I came across this correspondence card soon after I began to collect undivided-backs in September 2016. It has the printed wording:
81, Rue de Carouge, à GENÈVE
It was postally used in Plainpalais Geneva on 15 March 1905 when it was sent to Herr A Katz at 15iii University Street, Zurich. Translated from Russian1, the message is:
My dear friend! I am very glad that you are living so close by! Please go to my friend, comrade D. Machlin, 27ii University Street, show him this, and he will welcome you as a bundist comrade. I am sending him a letter about you. Keep well and let me know soon how you are settling in. Write often. I will write in more detail when I get a letter from you. Very warmest regards.
The Bund, a Jewish political party espousing socialist democratic ideology as well as cultural Yiddishism and Jewish national autonomism, was founded at a clandestine meeting in Vilna (now Vilnius, Lithuania) in October 1897 by a small group of Jews who were profoundly influenced by Marxism. Colloquially known as the Bund during the entire span of its existence, the full name of the party was changed several times, but its original name to 1921 was The General Union of Jewish Workers in Lithuania, Poland and Russia2. While a Central Committee led the Bund in the Russian empire, outside Russia, the party was represented from as early as 1898, by its Foreign Committee. During the period when the Bund had no legal status or was semi-legal in Russia, the Foreign Committee assumed many important organizational functions of the party apparatus3.
In the Autumn of 1903, the Foreign Committee returned to Geneva from London together with its printing office. A police report into a February 1904 application for a residence permit by Abram Mytinkowitsch recorded that he was then administering the Israelite printing office at rue de Carouge where the Israelite periodical Latest News of the Revolutionaries in Russia was printed:
“There is cause to believe that this printing office served in London for the party and journal The Bound or Bund whose transfer to Geneva was announced some days ago.”
Imprimerie Israélite was the successor imprint to Imprimerie Russe Although the latter is mentioned for the first time in the 1905 edition of the Annuaire du Commerce Genevois, and the former only from 19074, publications with the imprint Imprimerie Israélite date from 19045. The printing press was an essential part of the structure of the Bund. It allowed the Foreign Committee to print propaganda in Yiddish, Russian and other languages6.
Dovid Makhlin or David Machlin was born in Odessa in 1879. He was was a student at the University of Berlin from where he was expelled in 1904 after which he lived in Zurich where he convalesced from tuberculosis and continued his studies. He was manager of the Bund as the Central Office Secretary. Makhlin was one of the founders and directors of the Bund Archives until after the First Russian Revolution (1905-6)7
Makhlin settled in Bern until May 1906 when he was expelled from Switzerland for ‘anarchist’ doings and for allegedly trying to build a bomb, even though he protested that the Bund was a Social Democratic organization and that he had nothing to do with terrorist activities8.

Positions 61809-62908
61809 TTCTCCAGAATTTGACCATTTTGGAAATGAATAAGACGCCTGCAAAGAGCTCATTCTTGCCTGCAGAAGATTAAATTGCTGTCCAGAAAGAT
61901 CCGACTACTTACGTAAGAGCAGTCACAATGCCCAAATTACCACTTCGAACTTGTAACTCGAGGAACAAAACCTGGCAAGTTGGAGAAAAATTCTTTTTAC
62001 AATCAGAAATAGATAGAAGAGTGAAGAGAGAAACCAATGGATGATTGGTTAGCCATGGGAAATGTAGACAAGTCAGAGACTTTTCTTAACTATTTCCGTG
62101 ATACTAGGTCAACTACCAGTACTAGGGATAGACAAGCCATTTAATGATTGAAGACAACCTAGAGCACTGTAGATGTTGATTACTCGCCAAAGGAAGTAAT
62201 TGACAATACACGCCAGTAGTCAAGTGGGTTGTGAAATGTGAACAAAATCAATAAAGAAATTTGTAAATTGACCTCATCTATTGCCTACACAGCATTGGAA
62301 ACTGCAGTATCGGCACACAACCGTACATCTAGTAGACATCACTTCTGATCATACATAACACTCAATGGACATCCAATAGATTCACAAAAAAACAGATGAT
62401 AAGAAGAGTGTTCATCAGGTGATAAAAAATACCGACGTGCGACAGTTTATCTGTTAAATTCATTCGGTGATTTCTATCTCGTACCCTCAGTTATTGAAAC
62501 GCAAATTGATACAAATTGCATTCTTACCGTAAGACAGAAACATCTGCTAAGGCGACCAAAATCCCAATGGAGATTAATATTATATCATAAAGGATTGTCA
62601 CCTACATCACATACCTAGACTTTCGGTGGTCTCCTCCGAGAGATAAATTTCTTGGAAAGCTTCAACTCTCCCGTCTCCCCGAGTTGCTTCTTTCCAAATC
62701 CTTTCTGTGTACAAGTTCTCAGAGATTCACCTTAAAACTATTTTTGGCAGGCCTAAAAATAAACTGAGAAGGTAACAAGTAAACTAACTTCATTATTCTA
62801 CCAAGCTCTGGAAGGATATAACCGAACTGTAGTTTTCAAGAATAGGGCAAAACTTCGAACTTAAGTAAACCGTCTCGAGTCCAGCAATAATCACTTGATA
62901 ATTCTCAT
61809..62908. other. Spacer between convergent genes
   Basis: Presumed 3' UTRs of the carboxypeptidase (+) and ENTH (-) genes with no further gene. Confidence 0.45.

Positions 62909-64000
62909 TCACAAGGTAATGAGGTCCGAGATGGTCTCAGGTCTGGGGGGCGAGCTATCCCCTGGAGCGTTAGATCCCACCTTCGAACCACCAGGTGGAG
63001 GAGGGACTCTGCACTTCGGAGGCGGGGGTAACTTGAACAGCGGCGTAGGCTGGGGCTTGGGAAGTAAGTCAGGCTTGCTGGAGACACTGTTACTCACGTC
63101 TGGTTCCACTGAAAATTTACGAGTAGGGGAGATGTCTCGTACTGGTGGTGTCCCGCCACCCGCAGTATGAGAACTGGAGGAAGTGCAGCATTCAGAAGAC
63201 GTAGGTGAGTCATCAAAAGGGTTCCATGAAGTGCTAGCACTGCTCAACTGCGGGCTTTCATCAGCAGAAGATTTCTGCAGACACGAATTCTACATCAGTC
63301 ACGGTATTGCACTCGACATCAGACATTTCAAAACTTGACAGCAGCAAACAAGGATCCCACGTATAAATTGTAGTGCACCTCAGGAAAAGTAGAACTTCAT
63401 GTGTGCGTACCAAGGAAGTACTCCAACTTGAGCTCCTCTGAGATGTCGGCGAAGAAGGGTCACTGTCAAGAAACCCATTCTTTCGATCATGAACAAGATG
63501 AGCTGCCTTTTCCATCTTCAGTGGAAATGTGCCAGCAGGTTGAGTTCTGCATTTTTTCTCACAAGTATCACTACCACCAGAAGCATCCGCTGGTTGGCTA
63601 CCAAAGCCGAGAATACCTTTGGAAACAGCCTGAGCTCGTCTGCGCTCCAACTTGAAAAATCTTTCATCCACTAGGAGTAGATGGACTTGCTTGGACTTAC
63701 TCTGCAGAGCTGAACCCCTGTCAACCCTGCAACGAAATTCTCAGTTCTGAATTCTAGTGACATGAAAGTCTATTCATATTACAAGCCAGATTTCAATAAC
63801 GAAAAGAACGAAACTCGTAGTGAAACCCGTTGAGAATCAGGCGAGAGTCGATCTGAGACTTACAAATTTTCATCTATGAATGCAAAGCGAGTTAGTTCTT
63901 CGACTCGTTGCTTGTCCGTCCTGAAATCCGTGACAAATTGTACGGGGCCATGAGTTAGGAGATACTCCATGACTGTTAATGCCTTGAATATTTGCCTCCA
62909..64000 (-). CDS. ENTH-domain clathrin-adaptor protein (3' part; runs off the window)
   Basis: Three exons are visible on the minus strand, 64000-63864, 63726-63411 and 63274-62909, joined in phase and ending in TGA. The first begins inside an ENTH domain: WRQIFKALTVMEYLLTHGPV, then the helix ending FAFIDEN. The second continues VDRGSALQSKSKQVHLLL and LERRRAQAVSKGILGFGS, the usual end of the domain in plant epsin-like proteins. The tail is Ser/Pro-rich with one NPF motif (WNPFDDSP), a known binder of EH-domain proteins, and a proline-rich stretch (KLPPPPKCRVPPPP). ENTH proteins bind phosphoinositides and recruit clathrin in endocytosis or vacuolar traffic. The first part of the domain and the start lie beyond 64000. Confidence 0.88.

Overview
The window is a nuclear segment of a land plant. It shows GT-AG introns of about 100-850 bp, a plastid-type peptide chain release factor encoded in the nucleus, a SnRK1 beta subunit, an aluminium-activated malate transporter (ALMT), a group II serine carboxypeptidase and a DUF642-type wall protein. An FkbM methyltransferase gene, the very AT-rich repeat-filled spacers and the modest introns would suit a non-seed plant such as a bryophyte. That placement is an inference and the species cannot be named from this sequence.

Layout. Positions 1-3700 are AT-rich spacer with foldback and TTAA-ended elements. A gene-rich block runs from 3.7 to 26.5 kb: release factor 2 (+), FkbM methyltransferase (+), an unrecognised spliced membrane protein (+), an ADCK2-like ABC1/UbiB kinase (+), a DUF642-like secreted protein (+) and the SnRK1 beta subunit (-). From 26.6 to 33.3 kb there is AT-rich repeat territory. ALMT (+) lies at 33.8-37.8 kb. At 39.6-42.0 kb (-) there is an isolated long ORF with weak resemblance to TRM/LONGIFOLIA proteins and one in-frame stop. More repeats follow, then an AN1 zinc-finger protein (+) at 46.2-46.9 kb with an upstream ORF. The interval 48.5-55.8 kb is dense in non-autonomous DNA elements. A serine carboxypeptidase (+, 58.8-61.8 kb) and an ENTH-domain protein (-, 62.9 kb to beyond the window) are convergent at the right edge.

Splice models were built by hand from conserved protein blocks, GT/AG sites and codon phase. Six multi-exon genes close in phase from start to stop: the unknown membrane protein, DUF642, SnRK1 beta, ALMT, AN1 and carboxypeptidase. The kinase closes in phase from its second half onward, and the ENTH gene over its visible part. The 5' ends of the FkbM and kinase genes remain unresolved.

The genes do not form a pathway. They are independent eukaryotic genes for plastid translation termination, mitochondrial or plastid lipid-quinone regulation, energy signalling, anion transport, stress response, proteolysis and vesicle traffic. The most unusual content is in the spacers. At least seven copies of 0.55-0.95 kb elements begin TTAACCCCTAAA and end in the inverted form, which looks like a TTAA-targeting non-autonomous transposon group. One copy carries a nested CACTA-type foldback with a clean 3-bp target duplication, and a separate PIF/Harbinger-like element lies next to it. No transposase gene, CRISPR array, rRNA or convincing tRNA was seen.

The Central Office moved to Geneva after his expulsion and Makhlin returned to carry out political activities in Russia9 and helped transport illegal literature to Russia. On the twentieth anniversary of the Bund, he published a historical work concerning the Bundist press10. In 1927 the Soviet government deported him to Almaty and later to Siberia where he died in Tajet in 1952.
Mr A Katz
I don’t know who the addressee Katz was but there were many Jewish students in Switzerland at that time who because of the quota for Jews in Tsarist Russia had to go abroad to study in universities and technical institutes. Many revolutionary emigres also lived there. Students and social research workers made good use of the Archives and the Library that grew up around it in Geneva for their studies and scientific works. Katz is an abbreviation of ‘Kohen Tzedek’11.
The signature is illegible but it is clear that the author was writing on behalf of the Bund on their official correspondence card. One of the features of postcards much mocked in the early days is that anyone can read your correspondence. The author clearly felt able to correspond with a potential member quite openly. Postcards are a great source of human interest and historic insight. This is an unusually rich example.
1 Thanks to Sandrine Mayoraz, MA Project Assistant in East European History at the University of Basel.
2Algemeyner Yidisher Arbeter Bund in Lite, Poyln und Rusland
4 East European Jews in Switzerland Tamar Lewinsky & Sandrine Mayoraz 14 Oct 2013 Walter de Gruyter
6 East European Jews in Switzerland Tamar Lewinsky & Sandrine Mayoraz 14 Oct 2013 Walter de Gruyter
7A Great Collection The Archives Of The Jewish Labor Movement NEW YORK 1965
8Student Migration of Jews from Tsarist Russia to the Universities of Bern and Zürich, 1865-1914. Aline Masé Master’s Thesis Utrecht University January 4, 2012
9 East European Jews in Switzerland, edited by Tamar Lewinsky and Sandrine Mayoraz, Berlin, de Gruyter, 2013, pp. 57, 75 and 192)
11Student Migration of Jews from Tsarist Russia to the Universities of Bern and Zürich, 1865-1914. Aline Masé Master’s Thesis Utrecht University January 4, 2012